Lydell Mitchell spent a lot of time traveling with Franco Harris, his Penn State backfield mate and longtime business partner. Sometimes it was a slow go, simply because there would always be a fan who wanted to stop the ever-recognizable Harris for a chat or an autograph. And Franco always obliged.

“He was so generous of his time,” says Mitchell ’72 Edu. “He’d take the time to stop to talk to people, and it was sincere. He didn’t have to do it. But that was his style.”

Franco Harris head shotHarris ’72 H&HD, who died Dec. 20 in his home in Sewickley, Pa., at age 72, became a national sports icon because of his football heroics at Penn State and during a Hall of Fame career with the Pittsburgh Steelers. But teammates and friends say it was the way he related to people—and his abiding love for his alma mater—that will be most remembered.

Jack Ham ’71 Bus matched up with Harris when he was a starting linebacker and the latter was a freshman tight end on the Penn State scout team in 1968 and would go on to be his teammate for 11 seasons with the Steelers. “I guess what I admire most about him is as he went through his career at Penn State or his career in Pittsburgh, Franco never changed because of whatever fame or fortune he had,” Ham says. “He was still the same Franco. He was still down-to-earth.”

Ham, who has been the Nittany Lions’ radio analyst since 2000, recalls countless instances of seeing Harris in the locker room chatting with players after games or talking to fans in the hotel. “That would be like his oxygen,” Ham says.

Tall, handsome, and wearing a distinctive beard, Harris was hard to miss in a crowd and harder to miss in Beaver Stadium on fall Saturdays, long after his playing career had ended. “He loved it there,” says former teammate George Landis ’71, ’72 MEd Edu. “And that’s why he came back so often and was so involved.”

Born in Fort Dix, N.J., Harris was one of the eight children of Cad and Gina Parenti Harris (his brothers Giuseppe ’00 H&HD and Piero “Pete” ’07 H&HD would also play for Penn State). He starred at Rancocas Regional Valley High School in New Jersey and met Mitchell for the first time on a recruiting visit during their senior year of high school. The duo would go on to form one of the great backfields in Penn State history—helping the Nittany Lions to a 29-4 record from 1969 to ’71—and a friendship that spanned more than six decades.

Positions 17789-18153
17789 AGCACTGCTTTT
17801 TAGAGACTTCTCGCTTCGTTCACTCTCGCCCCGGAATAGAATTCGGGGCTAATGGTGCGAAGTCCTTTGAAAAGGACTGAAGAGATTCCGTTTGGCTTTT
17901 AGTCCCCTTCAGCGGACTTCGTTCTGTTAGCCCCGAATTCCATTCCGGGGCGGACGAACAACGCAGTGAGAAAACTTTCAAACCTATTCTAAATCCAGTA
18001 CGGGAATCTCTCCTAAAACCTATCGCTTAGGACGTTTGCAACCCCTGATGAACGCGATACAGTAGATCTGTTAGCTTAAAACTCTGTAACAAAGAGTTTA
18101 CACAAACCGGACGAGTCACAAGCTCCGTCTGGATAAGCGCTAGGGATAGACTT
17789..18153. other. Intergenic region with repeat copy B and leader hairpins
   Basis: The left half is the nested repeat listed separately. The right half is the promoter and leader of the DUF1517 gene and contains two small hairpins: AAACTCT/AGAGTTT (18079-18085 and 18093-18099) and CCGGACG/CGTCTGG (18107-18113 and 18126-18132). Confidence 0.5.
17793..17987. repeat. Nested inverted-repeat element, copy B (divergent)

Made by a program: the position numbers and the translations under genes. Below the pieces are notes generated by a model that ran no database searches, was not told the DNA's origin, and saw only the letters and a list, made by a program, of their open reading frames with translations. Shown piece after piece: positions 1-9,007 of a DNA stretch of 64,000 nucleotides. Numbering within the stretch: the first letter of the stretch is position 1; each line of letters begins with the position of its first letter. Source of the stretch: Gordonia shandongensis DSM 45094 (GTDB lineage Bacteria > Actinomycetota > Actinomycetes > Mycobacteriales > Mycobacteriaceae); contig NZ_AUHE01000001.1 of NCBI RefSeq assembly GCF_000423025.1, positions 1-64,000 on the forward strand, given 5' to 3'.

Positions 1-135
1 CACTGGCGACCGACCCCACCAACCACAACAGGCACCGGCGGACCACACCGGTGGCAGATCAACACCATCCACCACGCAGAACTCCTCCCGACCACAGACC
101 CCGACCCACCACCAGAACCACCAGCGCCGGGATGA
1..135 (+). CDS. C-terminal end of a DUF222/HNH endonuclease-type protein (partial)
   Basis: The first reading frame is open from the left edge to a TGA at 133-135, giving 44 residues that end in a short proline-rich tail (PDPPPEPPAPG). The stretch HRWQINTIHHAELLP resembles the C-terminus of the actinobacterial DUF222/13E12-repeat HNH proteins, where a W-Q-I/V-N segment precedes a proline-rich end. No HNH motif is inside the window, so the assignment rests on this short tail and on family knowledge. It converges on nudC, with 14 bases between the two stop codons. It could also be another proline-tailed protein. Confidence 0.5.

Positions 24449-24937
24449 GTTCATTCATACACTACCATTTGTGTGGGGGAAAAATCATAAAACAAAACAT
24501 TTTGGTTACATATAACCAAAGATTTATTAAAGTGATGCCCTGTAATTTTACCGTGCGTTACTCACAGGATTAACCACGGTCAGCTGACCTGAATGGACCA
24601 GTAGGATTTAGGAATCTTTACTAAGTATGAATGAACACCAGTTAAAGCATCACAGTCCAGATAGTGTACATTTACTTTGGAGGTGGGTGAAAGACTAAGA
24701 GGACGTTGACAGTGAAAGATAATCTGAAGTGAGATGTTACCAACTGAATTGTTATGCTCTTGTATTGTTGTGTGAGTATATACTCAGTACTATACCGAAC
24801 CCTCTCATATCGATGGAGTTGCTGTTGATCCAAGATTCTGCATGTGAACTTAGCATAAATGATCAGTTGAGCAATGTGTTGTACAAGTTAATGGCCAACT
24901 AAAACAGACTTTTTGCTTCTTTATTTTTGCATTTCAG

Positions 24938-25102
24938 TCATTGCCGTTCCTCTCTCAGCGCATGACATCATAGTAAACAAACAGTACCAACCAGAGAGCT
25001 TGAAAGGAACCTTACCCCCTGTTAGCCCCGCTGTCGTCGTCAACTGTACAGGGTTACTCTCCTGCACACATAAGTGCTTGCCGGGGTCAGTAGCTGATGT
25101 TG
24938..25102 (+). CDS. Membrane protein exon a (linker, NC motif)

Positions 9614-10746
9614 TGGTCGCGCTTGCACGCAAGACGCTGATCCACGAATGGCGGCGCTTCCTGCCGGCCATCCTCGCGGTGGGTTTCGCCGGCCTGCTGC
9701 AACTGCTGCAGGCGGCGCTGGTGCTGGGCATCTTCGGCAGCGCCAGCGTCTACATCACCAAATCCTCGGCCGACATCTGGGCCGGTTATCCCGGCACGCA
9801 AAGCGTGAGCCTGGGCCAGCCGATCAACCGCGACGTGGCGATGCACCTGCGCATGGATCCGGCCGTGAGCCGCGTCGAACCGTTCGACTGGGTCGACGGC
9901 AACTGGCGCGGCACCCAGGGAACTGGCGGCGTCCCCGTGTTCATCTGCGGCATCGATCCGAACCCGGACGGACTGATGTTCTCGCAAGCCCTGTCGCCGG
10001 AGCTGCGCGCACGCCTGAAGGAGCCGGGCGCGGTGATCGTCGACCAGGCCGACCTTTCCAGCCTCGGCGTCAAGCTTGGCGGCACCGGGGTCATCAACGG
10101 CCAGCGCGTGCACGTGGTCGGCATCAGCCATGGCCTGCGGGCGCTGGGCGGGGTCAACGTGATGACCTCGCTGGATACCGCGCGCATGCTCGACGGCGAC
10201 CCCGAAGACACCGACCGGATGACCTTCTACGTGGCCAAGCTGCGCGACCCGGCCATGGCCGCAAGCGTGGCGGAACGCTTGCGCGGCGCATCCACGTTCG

“He was just a cool, authentic dude,” Mitchell says. “Didn’t have a lot of worries about things. You knew he always had your back.”

Harris ran for more than 2,000 yards and accounted for 25 touchdowns at Penn State, then was selected with the 13th pick of the 1972 NFL Draft by the Steelers. In the first playoff game of his rookie season, the Steelers trailed the Oakland Raiders 7-6 with 22 seconds left. On fourth down, Pittsburgh quarterback Terry Bradshaw threw a pass toward receiver John Fuqua, but the ball bounced off the helmet of Oakland safety Jack Tatum. Harris, trailing the play, scooped up the carom just before it touched the ground and raced into the end zone. What became known as “The Immaculate Reception” gave the Steelers their first playoff win in franchise history and set the stage for four Super Bowl championships over the next eight seasons.

Harris set or tied 31 records and ran for 12,120 yards in 13 NFL seasons, which currently stands as the league’s 12th-best career rushing total. He was inducted into the Pro Football Hall of Fame in 1990 and was set to become just the third player in the Steelers’ history to have his number—32—retired in a ceremony just days after his death.

Mitchell remembers the stack of business magazines Harris would have with him during flights and how he was always coming up with ideas that would become common practice years later. In 1990, the pair founded Super Bakery, which makes nutritional foods for schools and hospitals. A few years later, they also revived and became owners of the Parks Sausage Company in Baltimore.

As with football, Harris thrived as an entrepreneur when people expressed their doubts. “He always wanted to conquer something,” Mitchell says. “Always wanted to be the best at something. He liked the challenge.”

Harris was named a Distinguished Alumnus in 1982 and an Alumni Fellow in 2005, and he served as a Conti Visiting Professor in the School of Hospitality Management in 2009. He was an ardent supporter of Special Olympics, the Pittsburgh Promise scholarship program, and numerous other charitable organizations. He is survived by his wife, Dana Dokmanovich ’72 Edu, and his son, Dok.

Tributes included the entire Penn State team wearing jerseys with his college number, 34, during their pregame walkthrough at the Rose Bowl, and the Steelers—led by tight end Pat Freiermuth ’20 Lib—wearing No. 32 jerseys prior to their Christmas Eve game against the Raiders. The gestures reflected Harris’ impact on the game and his generosity of spirit.

“Franco Harris is known for the glory he brought to football,” wrote President Joe Biden in a tweet. “But I knew him for his character and compassion—someone who spent time with my boys after we lost my first wife and infant daughter.”

“He poured himself forth to a life of service to others,” Sue Pohland Paterno ’62 Lib wrote in a lengthy statement. “He was an example of integrity, selflessness, and loyalty.”

It’s not hard to envision Harris offering a handshake and a kind word to everyone who paid respects. Nor, says Ham, is it a stretch to think he would have been a bit embarrassed by the attention. “He would say, ‘Why are you making such a big deal?’” Ham says. “Which would be typical Franco.”